CHICAGO (AP) — The U.S. attorney's office in Chicago on Wednesday recommended a lenient prison sentence of no more than 16 years for two drug cartel associates turned star witnesses, saying their father is thought to have paid for their cooperation with his life.
Filings in federal court announced a Jan. 27 sentencing date for the twin brothers from Chicago, Pedro and Margarito Flores. Prosecutors say the twins, now in their mid-30s, were once major players in a more than $1 billion U.S.-Mexican drug trafficking network, but then helped dismantle it.
Intelligence from the Flores brothers and secret recordings they made led to the indictments of several high-level figures in the Sinaloa cartel, including Mexican drug lord Joaquin 'El Chapo' Guzman, prosecutors say. Dozens of lower-level distributors and dealers subordinate to the Flores twins were also indicted.
Guzman, who one Flores brother also secretly recorded, was captured last year in Mexico. Mexican authorities have not said if they might extradite him to face the charges brought against him in Chicago.
"The Flores brothers' unparalleled assistance to the government sufficiently offsets their considerable criminal culpability," the filings say. Prosecutors suggest a sentence at the "low" end of a 10- to 16-year range, though it wasn't immediately clear if the six years the brothers have already been in detention would be subtracted from their eventual sentence.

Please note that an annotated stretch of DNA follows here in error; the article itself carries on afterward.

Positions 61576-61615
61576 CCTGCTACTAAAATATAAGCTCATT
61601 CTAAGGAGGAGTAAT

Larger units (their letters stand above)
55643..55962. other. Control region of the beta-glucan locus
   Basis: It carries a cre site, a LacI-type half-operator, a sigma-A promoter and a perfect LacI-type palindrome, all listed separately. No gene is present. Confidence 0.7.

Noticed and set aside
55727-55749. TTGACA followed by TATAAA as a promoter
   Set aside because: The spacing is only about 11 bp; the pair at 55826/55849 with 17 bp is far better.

For their guilty pleas to one count each of drug conspiracy, the twins — given their massive, coast-to-coast operation — would otherwise have faced the prospect of a life prison sentence.
Their own lucrative Chicago-based network extended to New York and Los Angeles, and several other cities. In their hometown alone, court documents say the brothers distributed two tons of cocaine a month. According to Wednesday's filings, the twins also smuggled some $1.8 billion in drug profits across the border to Mexico.
But in arguing for a sharply reduced punishment, the filings note, among other things, the fate of their father.
Despite warnings that he should not go back to Mexico, he did return in 2009 after word had already spread his sons were cooperating with investigators, according to the Wednesday filings. Within days he was "kidnapped and presumed killed;" a note left at the scene of the kidnapping indicated the father was taken because the twins had turned on their cartel cohorts.
The brothers and their families will now live in fear the rest of their lives of also being killed, the filings say.
"They are essentially surrounded on all sides by some of the most violent actors in the criminal sphere," prosecutors wrote. "The barbarism of the cartels is legend, with a special place reserved for those who cooperate."
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